Shadows of the Past
Three years ago when I was photographing this dress from the 1800s, I got to wondering how it would look by candlelight, the way it was seen when it was new, 170 years ago. Our friend Cara graciously agreed to model it for me, and while the pictures did not turn out as well as I hoped, I still think they capture the beauty of the dress.
So even though I need to try photography by candlelight again, this is my response to the Weekly Photo Challenge: Shadowed.
Dating the dress is a little tricky. According to Joan Severa’s book My Likeness Taken: Daguerreian Portraits in America, the fan front bodice was popular from the 1840s until about 1853, but it was often cut long, going to either a point or a softly rounded line. This one has the fan front but it is gathered at the natural waist. The narrow bias cut sleeves are very simple. with no fullness, ruffles, or caps, making them harder to tie to a certain year. And to be more accurate, I should have come up with some sort of white collar.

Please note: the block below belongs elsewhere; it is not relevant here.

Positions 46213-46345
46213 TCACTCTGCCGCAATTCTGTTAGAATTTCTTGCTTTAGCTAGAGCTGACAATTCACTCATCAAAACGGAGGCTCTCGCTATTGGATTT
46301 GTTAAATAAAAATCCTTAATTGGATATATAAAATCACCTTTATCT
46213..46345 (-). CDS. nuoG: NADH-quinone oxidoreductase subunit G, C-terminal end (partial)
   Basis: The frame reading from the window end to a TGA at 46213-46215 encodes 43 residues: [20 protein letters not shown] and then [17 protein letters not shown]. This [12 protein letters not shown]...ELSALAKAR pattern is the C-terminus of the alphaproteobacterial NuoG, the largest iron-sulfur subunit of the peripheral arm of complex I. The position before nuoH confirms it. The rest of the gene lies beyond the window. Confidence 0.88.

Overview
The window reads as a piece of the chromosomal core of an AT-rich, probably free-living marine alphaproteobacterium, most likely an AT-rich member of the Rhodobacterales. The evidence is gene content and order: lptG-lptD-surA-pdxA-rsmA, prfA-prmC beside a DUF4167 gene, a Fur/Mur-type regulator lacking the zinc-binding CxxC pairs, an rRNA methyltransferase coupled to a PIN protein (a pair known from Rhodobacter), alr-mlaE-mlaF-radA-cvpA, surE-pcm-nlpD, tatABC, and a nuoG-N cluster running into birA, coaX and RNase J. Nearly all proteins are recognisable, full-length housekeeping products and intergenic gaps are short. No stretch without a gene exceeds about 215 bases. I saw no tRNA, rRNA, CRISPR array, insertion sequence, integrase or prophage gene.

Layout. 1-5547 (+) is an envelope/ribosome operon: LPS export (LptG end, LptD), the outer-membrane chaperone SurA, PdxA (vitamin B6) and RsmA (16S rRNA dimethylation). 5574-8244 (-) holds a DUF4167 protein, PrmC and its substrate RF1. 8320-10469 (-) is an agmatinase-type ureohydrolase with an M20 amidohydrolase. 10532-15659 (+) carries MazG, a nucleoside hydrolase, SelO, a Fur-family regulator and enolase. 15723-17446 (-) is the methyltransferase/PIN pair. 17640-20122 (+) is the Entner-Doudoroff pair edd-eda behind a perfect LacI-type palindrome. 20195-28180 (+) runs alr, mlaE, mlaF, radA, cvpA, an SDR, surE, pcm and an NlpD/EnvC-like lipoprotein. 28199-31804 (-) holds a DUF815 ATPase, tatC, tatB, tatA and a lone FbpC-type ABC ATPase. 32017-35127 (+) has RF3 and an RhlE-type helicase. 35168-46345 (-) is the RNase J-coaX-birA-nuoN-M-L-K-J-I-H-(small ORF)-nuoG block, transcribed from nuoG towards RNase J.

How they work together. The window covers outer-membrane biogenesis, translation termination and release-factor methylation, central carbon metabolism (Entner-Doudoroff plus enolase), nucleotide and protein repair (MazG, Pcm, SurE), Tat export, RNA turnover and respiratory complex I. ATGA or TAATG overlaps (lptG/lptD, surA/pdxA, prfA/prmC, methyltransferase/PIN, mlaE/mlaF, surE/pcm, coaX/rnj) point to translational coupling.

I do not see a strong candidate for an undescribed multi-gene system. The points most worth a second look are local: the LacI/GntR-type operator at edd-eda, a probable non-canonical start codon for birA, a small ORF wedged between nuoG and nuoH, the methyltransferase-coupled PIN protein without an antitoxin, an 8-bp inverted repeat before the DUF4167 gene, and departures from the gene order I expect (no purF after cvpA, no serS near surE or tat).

This fabric still feels amazingly soft and comfortable, not brittle at all. Severa says that the US had a large textile-printing industry by this time. To see more details about the dress’s construction, including a close-up of the weave, cartridge pleating, and tiny tiny hand stitching, visit the original post.
Texas became a state in 1845, and our town, Montgomery, was in existence then (and the place that the Lone Star flag originated!) so I will guess that as the date for the dress. Its owner may have kept it as a commemoration.
And thank you to Cara for bringing this dress back to life!